Speedball 2 – Tournament features two sets of controls: classic and extended. The main difference is additional buttons for actions using the extended version, where in the classic mode they are all bound to the same button. You will need an analogue gamepad in order to play Speedball 2 – Tournament: moving your character using keyboard buttons will make it impossible to aim. If you’ve played any sports game in the past ten years, the controls of Speedball 2 – Tournament will make sense once you learn the layout: pass, tackle, shoot, check, jump, dodge, sprint, plus the ability to set overall team strategy and switch to another player or the goal keeper. The learning curve of Speedball 2 – Tournament is small once you get the control scheme down. Probably the hardest aspect of the game is aiming, especially when you are going for the ramps, but practice makes perfect.

The primary goal is to score goals (coincidence? I think not), which are worth 10 points each. You can gain additional points by shooting the ball at stars located along the side of the arena; stars are worth a permanent one-point increase per star if they are kept on (the other team can turn them off). In addition, you can shoot the ball through ramps (located next to the stars) which will grant a 1.5x or 2x bonus to goals and stars scoring. The ramps seem to be overly powerful and since it’s really difficult to shoot it in there, games can quickly get out of hand if one team has a double bonus. Electric fields can charge the ball, making them too hot for your opponent to handle, and teleport gates can send the ball to a different area of the map. Speedball 2 – Tournament also includes a number of randomly-placed power-ups that alter abilities (like speed), instantly transfer the ball, or reverse the controls, among other things. You can also pick up equipment to increase your stats.

Games in Speedball 2 – Tournament are short (90 second halves), brutal, and fast-paced: pretty much the opposite of real-life soccer. The game does play like a classic soccer or hockey game: maneuvering the ball up the “pitch” and to your forwards. It’s really easy to get behind the defense, as the combination of the “attack” team strategy, sprint command, and overall dumb AI makes it very easy for one-on-one encounters with the goalie. The computer-controlled players exhibit a number of dumb moves, namely moving away from the ball at inopportune times. Most of your goals are made off rebounds, and mandatory careful aiming makes goals less frequent. The original elements of Speedball 2 – Tournament make the game slightly more interesting than a basic sports game, though at its heart Speedball 2 – Tournament is soccer. I have experienced a number of technical issues with the game: locking up the computer when quitting, graphics disappearing after goals, and general slow performance and long load times. While I would assume not everyone would run into the same frequency of issues I have, the generally unpolished nature of the game extends to stability.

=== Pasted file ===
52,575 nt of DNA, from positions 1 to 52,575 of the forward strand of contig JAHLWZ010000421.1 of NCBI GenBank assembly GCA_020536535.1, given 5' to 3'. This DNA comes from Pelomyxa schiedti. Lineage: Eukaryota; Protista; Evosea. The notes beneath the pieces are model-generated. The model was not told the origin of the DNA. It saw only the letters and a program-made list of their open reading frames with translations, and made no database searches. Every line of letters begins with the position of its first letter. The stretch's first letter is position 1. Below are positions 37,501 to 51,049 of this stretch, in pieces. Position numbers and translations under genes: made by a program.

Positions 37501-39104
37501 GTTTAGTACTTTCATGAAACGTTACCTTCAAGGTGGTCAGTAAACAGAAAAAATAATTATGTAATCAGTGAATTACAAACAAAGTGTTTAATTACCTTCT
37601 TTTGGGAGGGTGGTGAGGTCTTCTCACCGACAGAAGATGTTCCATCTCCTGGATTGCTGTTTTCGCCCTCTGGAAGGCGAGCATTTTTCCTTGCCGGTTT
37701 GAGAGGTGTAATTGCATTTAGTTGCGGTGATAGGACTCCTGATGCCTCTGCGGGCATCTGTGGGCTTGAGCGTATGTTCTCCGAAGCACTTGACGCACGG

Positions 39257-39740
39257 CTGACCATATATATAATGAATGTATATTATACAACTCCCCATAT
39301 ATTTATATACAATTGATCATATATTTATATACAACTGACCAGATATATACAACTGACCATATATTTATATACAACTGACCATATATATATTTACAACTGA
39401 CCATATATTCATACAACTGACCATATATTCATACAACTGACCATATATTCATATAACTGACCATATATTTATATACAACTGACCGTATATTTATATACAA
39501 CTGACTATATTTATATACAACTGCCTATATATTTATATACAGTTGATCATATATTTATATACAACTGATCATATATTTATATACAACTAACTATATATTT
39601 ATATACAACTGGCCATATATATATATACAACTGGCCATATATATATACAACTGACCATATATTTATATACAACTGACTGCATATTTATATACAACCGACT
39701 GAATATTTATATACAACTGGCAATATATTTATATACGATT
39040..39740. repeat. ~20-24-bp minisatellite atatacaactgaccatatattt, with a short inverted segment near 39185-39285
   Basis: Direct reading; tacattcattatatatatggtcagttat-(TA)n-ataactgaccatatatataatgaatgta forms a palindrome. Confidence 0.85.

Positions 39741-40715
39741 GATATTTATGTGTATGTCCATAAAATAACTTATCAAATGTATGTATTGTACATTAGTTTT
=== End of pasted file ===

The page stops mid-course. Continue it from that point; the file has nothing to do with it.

IN CLOSING
Speedball 2 – Tournament is fun in short bursts, which thankfully will be the amount of time spent playing the game. The game takes soccer and kicks it up a notch, introducing more violent hits and alternative scoring methods. The graphics are nice, but the menus could have used a more usable design. The single player and online features will keep interested players going for a while, but the repetitive nature of the gameplay and poor AI makes Speedball 2 – Tournament just an average game. The issues with Speedball 2 - Tournament balance out the innovative features: gamepad requirement, lockups and crashes, dim AI, and the poor menu system. Speedball 2 – Tournament will certainly have an audience with people who’d like a fast-paced version of soccer, but the game just feels incomplete and in need of some sparkle.